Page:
This profile of Oxford highlights this medical school's entry requirements, typical offers, student numbers, competition ratios, teaching and learning methods, course structure, demographics and history.
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Oxford's traditional medical programme has an international reputation, almost always ranked among the top ten courses globally. The course is delivered over six years, with the first three years of the course culminating in a BA degree. Prospective students should note that applications are made to individual colleges, so attention should be paid to specific entry requirements and places available to maximise chances of success. Alternatively, open applications can be made in which no college is specified. Course highlights include the college tutorial system, in which students are taught by Oxford faculty in groups of two to four.
Key information dashboard
For convenience, here is an at-a-glance summary of key information related to Oxford medical school.
Links in this dashboard can help you check which other UK medical schools are similar to Oxford with regard to points listed here.
Be sure to check our notes in sections below for more details about each of these points.
Oxford medical school establishment date: 1946
Years of course: 6
Total medical students: 1105
Average year cohort: 184.2
Region: South East
Interview format:Traditional interview
A Level typical offer:A*AA
Advanced Higher typical offer:AA
IB typical offer:39 points
A Levels must be achieved in one sitting, to include Chemistry, plus at least one of Biology, Physics or Maths.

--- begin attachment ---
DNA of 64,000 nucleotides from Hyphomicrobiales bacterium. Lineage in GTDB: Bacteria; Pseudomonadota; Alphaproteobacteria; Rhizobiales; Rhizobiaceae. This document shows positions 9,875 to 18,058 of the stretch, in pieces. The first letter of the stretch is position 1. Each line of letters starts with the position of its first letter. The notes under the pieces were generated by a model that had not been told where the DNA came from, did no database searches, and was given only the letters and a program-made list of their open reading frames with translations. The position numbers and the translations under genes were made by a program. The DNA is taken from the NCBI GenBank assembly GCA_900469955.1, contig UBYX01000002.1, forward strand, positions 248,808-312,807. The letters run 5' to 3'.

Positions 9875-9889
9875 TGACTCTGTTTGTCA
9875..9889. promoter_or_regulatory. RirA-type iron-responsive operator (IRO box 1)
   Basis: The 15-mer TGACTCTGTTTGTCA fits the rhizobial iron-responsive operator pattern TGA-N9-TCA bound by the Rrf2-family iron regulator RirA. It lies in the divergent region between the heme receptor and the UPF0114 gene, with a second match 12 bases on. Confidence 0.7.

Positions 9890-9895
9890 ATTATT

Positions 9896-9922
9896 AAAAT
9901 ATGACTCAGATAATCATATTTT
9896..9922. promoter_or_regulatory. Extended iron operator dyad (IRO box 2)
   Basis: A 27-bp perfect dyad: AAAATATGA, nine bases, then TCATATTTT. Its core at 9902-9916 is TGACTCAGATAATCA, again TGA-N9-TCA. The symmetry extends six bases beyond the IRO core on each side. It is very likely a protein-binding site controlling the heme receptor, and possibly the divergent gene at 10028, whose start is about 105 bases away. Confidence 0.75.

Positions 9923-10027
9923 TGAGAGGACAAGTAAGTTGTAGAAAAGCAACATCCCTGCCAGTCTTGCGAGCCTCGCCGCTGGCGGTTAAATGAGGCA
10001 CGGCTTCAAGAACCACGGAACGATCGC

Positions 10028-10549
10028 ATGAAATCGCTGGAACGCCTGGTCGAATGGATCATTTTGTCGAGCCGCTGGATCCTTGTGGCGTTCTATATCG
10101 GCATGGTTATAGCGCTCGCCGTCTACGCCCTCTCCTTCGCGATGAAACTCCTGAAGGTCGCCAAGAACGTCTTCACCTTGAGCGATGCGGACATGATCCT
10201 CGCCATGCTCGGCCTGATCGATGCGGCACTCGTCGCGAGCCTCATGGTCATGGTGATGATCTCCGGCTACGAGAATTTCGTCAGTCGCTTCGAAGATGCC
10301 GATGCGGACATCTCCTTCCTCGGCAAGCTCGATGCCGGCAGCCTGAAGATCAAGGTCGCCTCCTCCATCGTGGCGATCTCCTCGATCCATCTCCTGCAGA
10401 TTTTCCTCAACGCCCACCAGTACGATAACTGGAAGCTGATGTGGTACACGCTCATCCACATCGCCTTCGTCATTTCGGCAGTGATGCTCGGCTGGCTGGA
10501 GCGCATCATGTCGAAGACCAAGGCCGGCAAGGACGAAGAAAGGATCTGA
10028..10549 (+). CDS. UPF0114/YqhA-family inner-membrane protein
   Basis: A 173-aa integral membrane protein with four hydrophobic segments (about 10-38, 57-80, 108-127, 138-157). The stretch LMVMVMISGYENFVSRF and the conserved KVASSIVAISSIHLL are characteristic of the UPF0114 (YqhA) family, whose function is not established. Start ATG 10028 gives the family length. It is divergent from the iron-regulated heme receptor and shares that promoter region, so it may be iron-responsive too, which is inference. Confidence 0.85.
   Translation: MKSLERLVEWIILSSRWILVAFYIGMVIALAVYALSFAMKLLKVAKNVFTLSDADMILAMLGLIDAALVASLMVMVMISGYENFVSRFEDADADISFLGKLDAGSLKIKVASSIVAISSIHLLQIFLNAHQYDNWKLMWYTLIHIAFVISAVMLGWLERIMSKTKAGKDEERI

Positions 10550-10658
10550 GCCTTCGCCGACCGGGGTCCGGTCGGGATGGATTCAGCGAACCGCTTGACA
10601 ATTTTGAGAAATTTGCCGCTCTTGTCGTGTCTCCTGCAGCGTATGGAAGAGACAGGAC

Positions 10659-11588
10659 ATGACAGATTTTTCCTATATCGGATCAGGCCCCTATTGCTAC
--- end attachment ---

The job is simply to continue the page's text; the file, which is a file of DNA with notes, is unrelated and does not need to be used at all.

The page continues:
Excludes Critical Thinking or General Studies.
Number and proportion of GCSE passes at 8/9 (A*) are used with BMAT score in the first stage of shortlisting.
Note: As explained on the website overview of the shortlisting procedures, where school performance data are available, GCSE attainment will be measured relative to the average attainment at the candidate's school.
Advanced Highers must include Chemistry and one of Biology, Physics or Maths.
Scottish Higher subjects not specified
National 5 grades will be considered by admissions tutors alongside all other aspects of the application.
IB must achieve 7,6,6 at Higher Level, with total score including core points.
Candidates are required to take Chemistry and a second science (Biology or Physics or Maths) to Higher Level.
As explained on the website, Oxford has many activities to support Widening access including outreach initiatives and particular support to students in the UK from lower income households with the Oxford Opportunity Bursaries.
Offers take into account several factors: information about the applicant’s school; information about the applicant’s neighbourhood; an applicant’s experience in the care system.
For uniform comparison of medical student admissions each year across all UK medical schools, we rely on annual reports from the Office for Students (OfS) entitled 'Medical and dental intakes'.
|Admission year||Total students admitted this year||Home places||International places|
|195 students in this cohort||185 Home students||10 International students|
|190 students in this cohort||185 Home students||5 International students|
|190 students in this cohort||180 Home students||10 International students|
|175 students in this cohort||170 Home students||5 International students|
|175 students in this cohort||165 Home students||10 International students|
|180 students in this cohort||165 Home students||15 International students|
|175 students in this cohort||155 Home students||20 International students|
Competition ratio data reported here is from the 2019-20 admissions cycle, as confirmed by MedSchoolGenie Freedom of Information (FOI) requests from this period.
Please note: Due to ongoing impact of Covid-19 since March 2020, UK medical schools have not yet released competition ratio data for the 2020-21 admissions cycle. Applicants should keep in mind that coronavirus-related lockdowns and other restrictions affected the entire UK education sector, so competition ratios were most likely distorted during 2020-21. MedSchoolGenie will update here when further competition data becomes available.